Finding a talent agent who will help your media career involves more than doing an Internet search or making a single phone call. Once you consider the pros and cons of hiring a talent agent, ask yourself some critical questions before choosing an agent. Deciding to find a talent agent can boost your media career. You just have to know what you're getting into first.
Where Do You Want to Take Your Career?
Someone who wants to get to the network will likely have to criss-cross the country, building a career at stations in progressively larger DMAs. A talent agent can help you find and get jobs in unfamiliar cities where he has contacts.
But if you want to stay close to home, investigate whether an agent is worth the trouble. Chances are, you'll know the people at the TV stations better than he will. A talent agent may not be very interested in helping someone who wants to stay put. That reduces his ability to make money.
Will You Get Personal Attention?
If you are handing over 5% to 10% of your salary, you deserve to get personal attention from your talent agent. But there are some agents who serve dozens of clients. That may mean they have little incentive to get to know you.
What's worse, some agents have a reputation of pitching several clients for the same job opening. It's true that some stations may have a preference for a certain physical appearance in their next hire, so an agent is presenting several people. But that agent is forcing you to compete with several of his clients when you're expecting him to tell a TV news director that you are the one for the job.
Maybe the personal attention you seek is not in finding a job, but in negotiating your contract. In that case, it may not matter how many clients an agent has, just as long as you can get him on the phone when it's time to sign a deal. Remember, most agents charge less if all they do is work the deal, versus finding you the job.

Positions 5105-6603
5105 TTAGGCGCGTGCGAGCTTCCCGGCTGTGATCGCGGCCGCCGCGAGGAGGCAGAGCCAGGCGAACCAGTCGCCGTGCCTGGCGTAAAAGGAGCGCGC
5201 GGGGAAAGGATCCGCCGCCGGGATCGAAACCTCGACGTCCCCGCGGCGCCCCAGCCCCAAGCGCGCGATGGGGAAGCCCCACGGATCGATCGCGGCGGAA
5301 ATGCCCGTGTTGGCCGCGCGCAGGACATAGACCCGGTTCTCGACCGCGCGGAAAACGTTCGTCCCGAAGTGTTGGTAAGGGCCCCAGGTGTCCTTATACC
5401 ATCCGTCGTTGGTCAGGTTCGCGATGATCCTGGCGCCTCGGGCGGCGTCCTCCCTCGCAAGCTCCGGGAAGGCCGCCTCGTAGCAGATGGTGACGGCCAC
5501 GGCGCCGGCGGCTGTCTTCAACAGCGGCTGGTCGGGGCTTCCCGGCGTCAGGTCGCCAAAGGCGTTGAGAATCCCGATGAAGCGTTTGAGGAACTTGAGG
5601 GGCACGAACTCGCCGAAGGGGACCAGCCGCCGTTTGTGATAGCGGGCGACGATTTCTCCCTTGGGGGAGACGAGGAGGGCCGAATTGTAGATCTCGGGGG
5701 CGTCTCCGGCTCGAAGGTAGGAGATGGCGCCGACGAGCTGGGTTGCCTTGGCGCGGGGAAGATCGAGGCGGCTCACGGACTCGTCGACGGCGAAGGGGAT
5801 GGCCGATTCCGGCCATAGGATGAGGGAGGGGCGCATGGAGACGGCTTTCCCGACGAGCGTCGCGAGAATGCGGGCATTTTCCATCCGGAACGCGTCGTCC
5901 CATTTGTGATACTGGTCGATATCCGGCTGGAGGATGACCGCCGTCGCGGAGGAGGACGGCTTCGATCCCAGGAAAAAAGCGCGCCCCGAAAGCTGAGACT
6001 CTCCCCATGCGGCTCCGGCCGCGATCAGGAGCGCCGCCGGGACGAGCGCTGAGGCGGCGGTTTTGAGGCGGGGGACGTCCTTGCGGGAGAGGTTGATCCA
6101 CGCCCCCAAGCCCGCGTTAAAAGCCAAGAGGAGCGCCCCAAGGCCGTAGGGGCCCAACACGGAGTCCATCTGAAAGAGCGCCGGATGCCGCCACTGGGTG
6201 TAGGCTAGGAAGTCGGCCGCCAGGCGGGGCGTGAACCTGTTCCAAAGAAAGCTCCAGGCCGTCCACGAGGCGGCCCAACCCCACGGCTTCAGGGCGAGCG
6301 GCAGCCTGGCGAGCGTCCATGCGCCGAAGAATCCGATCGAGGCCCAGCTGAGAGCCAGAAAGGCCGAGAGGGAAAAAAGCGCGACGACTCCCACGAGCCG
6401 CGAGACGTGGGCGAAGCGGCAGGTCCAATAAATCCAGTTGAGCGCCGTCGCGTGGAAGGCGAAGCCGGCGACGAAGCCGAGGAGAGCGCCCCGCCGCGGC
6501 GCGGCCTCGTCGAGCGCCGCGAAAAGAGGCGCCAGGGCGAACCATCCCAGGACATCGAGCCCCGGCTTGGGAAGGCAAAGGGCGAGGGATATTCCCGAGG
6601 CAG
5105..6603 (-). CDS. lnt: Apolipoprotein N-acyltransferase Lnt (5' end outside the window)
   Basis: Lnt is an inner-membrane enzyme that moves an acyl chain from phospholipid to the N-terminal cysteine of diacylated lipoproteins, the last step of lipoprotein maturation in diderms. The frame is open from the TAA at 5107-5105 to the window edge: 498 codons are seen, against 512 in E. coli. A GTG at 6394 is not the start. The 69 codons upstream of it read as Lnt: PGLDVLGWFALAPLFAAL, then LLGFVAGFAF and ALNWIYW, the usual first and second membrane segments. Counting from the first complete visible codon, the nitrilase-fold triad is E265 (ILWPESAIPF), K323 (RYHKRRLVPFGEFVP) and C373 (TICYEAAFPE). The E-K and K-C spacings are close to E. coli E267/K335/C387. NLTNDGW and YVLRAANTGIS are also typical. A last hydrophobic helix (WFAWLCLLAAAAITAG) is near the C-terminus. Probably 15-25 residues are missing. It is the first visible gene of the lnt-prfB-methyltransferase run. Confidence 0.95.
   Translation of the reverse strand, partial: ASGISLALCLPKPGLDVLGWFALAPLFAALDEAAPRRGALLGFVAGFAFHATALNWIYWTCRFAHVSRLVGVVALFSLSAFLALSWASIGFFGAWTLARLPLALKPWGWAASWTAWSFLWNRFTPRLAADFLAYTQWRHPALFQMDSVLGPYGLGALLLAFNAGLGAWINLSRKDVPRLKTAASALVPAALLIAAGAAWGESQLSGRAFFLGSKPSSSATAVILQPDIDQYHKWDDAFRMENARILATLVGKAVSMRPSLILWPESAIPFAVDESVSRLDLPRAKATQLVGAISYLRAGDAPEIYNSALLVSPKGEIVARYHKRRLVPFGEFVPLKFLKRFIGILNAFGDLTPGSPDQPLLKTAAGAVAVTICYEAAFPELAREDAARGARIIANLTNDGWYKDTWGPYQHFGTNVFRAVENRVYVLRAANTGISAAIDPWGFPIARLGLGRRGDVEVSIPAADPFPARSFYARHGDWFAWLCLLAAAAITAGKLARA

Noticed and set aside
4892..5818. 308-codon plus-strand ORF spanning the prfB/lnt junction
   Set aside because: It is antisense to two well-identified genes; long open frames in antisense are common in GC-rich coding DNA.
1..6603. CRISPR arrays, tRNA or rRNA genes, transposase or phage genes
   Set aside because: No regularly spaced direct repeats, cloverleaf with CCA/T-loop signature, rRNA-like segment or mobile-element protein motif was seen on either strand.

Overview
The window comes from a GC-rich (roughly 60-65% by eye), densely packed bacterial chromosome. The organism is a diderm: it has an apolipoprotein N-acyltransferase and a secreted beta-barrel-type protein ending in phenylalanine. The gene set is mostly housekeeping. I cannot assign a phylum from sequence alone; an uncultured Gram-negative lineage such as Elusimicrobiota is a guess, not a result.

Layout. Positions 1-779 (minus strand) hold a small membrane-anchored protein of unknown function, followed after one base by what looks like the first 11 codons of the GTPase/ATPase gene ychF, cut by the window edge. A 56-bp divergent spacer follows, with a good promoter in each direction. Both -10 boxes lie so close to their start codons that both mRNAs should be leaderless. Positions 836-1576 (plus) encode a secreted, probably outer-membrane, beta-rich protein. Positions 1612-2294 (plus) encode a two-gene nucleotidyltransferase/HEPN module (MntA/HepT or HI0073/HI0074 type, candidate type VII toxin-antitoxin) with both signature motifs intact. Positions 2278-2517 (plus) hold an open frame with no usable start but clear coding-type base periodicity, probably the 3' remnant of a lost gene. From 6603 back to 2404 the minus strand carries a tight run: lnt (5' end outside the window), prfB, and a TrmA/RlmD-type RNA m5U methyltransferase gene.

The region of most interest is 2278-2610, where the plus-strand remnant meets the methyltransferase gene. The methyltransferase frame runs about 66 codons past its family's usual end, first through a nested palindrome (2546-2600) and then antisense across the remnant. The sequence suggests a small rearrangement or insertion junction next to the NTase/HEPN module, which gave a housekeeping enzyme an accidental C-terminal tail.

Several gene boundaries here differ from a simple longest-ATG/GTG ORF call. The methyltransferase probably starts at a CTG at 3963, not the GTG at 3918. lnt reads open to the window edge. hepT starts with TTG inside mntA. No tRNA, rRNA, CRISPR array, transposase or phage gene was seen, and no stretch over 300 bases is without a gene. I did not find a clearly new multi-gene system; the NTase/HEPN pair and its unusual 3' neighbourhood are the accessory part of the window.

Are Your Skills Ready for a Talent Agent to Market?
A 22-year-old college graduate may want a talent agent, so she can brag to all her classmates that she's made it in the media business. That mindset will likely lead to disappointment.
A talent agent is constantly juggling clients across the country. Some will be a high-priced talent who can command the attention of top station and network executives, while others will be tomorrow's up-and-coming stars.
A rookie reporter will have a hard time fighting for an agent's attention, even if she does get signed. If she lands a job with a $30,000 contract, she could give up $3,000 to her agent. That's a lot of money to her, but not a lot to him. It's best to have a few years of experience so that the agent has a solid resume of performance to use in finding that person a new job.
Some agents will offer to critique your work. But if your station has a TV consultant, you can get the same advice for free.
Before you jump at the chance to sign with a talent agent, check references, ask a lot of questions and try to negotiate the terms of payment. If it sounds like you're hiring somebody, you are. The time you spend considering your options will help you make the best choice -- including deciding if you need an agent at all.